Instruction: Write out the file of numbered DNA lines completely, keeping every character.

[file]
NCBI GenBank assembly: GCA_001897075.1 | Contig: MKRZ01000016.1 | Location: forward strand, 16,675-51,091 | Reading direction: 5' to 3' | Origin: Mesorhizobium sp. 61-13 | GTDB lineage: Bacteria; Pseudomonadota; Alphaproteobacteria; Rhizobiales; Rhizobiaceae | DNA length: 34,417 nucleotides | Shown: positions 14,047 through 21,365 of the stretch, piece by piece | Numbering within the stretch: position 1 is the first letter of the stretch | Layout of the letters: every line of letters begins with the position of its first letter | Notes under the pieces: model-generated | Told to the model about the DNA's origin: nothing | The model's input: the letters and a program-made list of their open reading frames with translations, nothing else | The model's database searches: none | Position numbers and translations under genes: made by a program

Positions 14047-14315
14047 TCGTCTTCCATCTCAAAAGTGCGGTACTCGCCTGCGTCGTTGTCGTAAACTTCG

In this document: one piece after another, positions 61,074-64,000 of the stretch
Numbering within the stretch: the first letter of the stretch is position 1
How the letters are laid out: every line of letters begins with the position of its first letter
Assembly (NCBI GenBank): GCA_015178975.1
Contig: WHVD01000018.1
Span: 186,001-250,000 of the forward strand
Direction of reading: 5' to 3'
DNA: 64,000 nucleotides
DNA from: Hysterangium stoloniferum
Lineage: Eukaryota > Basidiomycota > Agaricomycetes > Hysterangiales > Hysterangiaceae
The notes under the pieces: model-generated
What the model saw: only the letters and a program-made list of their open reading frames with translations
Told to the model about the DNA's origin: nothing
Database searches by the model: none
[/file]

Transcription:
NCBI GenBank assembly: GCA_001897075.1 | Contig: MKRZ01000016.1 | Location: forward strand, 16,675-51,091 | Reading direction: 5' to 3' | Origin: Mesorhizobium sp. 61-13 | GTDB lineage: Bacteria; Pseudomonadota; Alphaproteobacteria; Rhizobiales; Rhizobiaceae | DNA length: 34,417 nucleotides | Shown: positions 14,047 through 21,365 of the stretch, piece by piece | Numbering within the stretch: position 1 is the first letter of the stretch | Layout of the letters: every line of letters begins with the position of its first letter | Notes under the pieces: model-generated | Told to the model about the DNA's origin: nothing | The model's input: the letters and a program-made list of their open reading frames with translations, nothing else | The model's database searches: none | Position numbers and translations under genes: made by a program

Positions 14047-14315
14047 TCGTCTTCCATCTCAAAAGTGCGGTACTCGCCTGCGTCGTTGTCGTAAACTTCG

In this document: one piece after another, positions 61,074-64,000 of the stretch
Numbering within the stretch: the first letter of the stretch is position 1
How the letters are laid out: every line of letters begins with the position of its first letter
Assembly (NCBI GenBank): GCA_015178975.1
Contig: WHVD01000018.1
Span: 186,001-250,000 of the forward strand
Direction of reading: 5' to 3'
DNA: 64,000 nucleotides
DNA from: Hysterangium stoloniferum
Lineage: Eukaryota > Basidiomycota > Agaricomycetes > Hysterangiales > Hysterangiaceae
The notes under the pieces: model-generated
What the model saw: only the letters and a program-made list of their open reading frames with translations
Told to the model about the DNA's origin: nothing
Database searches by the model: none